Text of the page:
Spotlight on…Creatives

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Welcome to our “Spotlight On…” segment!
In this series of interviews, we shine a spotlight on creatives to uncover what makes their personal brand so strong and, well, creative.

Meet Claire Brewster, a London-based artist whose work has been widely exhibited around the world, as well as published in many magazines and books including Vogue, Elle Decoration, World of Interiors, and Marie-Claire Maison to name a few.

Claire’s medium of choice has historically included old maps and atlases, from which she created delicate and intricate paper cuts of flowers, birds and insects. Recently, Claire has found inspiration in a new medium to express her creativity.  Here she talks about her creative personal brand and how it has evolved:

Claire, your work has taken an exciting new direction. Tell us about it.
I’d been looking to change my work for a long while but nothing had quite worked and then last year something clicked. The political events at home and abroad had been pretty traumatic and affecting and somehow making birds out of maps no longer felt right. I started making some wooden masks that I thought would be my way forward but somehow even though I spent hours and hours on them they felt like too much of a struggle. All the while I was making these wooden pieces and little voice in my head was saying ‘what about the collages you make with people cut from magazines? You’ve got sketchbooks full of them, do that’. So I followed that voice and that’s where I am. And I haven’t felt this happy in my work for a long time. It brings me so much joy to make my new paintings which I hope comes through. I don’t really know where I’m going with them, but for now I’m enjoying the ride.

You’ve Got The Whole World (Joan Didion)

How do you still express your personal brand through something that’s such a different style from your papercuts?
I guess it’s still me making them so I’m still expressing my personal brand through them. Even though I’m working in a new direction it’s still true to my core brand values and ideas of transformation and creating transformative work to transport the viewer to another world.

This is Who We Are

Authenticity is important and making work that feels important to me now feels very important right now. It would be easy to carry on doing what I’ve always done but that doesn’t really fit well with my explorer and alchemist (archetypes) nature.

I make sure I use all my channels, social media, newsletter, blog to speak to my audience to bring them along for this journey and hopefully pick some new  people along the way. Telling the story of my new work is very important and something that I’m really going to focus on over the next few months to really bring the work to life and encourage people to engage with me and it.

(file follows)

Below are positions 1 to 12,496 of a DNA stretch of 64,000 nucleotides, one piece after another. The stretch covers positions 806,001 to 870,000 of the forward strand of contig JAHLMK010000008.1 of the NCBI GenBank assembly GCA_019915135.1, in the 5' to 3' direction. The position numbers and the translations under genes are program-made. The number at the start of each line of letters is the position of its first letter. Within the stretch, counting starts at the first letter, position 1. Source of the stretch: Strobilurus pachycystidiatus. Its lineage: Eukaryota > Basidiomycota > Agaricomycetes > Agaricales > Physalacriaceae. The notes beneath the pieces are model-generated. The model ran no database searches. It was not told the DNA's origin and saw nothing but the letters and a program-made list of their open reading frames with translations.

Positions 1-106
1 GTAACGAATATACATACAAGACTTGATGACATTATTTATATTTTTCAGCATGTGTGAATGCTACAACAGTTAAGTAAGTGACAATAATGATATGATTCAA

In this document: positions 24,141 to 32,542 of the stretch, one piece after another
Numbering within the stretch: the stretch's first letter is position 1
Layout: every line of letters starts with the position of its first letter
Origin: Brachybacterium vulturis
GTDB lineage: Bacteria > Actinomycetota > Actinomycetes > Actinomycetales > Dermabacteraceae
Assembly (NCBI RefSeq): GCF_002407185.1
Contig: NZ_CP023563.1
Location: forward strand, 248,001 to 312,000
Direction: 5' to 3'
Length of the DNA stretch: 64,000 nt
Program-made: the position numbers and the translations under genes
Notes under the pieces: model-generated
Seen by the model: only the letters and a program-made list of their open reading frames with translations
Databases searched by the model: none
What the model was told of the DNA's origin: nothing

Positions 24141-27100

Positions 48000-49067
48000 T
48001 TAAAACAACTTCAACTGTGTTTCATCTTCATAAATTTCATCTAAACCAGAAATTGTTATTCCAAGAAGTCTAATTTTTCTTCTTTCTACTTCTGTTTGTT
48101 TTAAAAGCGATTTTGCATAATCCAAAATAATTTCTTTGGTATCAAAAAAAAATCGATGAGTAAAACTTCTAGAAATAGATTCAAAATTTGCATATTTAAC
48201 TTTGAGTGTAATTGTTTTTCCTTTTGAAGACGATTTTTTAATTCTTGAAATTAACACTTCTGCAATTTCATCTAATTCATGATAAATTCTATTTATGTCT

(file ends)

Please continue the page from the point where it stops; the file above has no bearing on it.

Has creativity always been a central part of your personal brand? If not, when did it start to become more prominent in your life?
Yes, it’s everything in my personal brand, creating and making art has always been important to me, but I only really took it seriously about 14 years ago in terms of running a business and building up my personal brand.

How do you express your creativity, as part of your personal brand, on a daily basis?
Making new artwork, looking for new ways to express my ideas, reading and researching new ideas, testing out new materials. There are lots of ways I express creativity outside of making artwork, I try to be creative in the ways I market my work and how I use social media and relate to the world.

Does being creative generally flow, or do you have to coax it out?
Some days it flows, others it can be a little shy. But usually when I get down to work and stop over thinking the creativity starts to flow. The act of putting pen/brush/pencil to paper usually goes somewhere.

Are We Too Much

What or who inspires you?
I’m inspired by people who put themselves and their vision in the world, without fear, particularly women – there are so many but people like Maya Angelou, Nawal Al Saadawi, Kara Walker, Brene Brown.

What advice would you have for someone who would like to express more creativity as part of their personal brand? Any specific advice for those initiating a creative career?
As the Nike slogan goes – Just do it!  We’re all creative, it’s not a gift  that only some people have. Creativity comes in many forms, not just in artistic pursuits. Allowing ourselves to see the creativity in many of our day to day activities is important.

Starting a creative career can seem very daunting, there’s no obvious route to progression or pay scales. You have to make it all up yourself, which can be frightening, but is exciting when you consider the possibilities that are available. There’s no one to tell you what to do so you get to decide. With all the opportunity open to you it’s important to take action, to make the best work you can, to keep moving forward, to never be afraid to transform yourself into something new, to stay open to new ideas and mostly have fun.

I’m Not Letting Go


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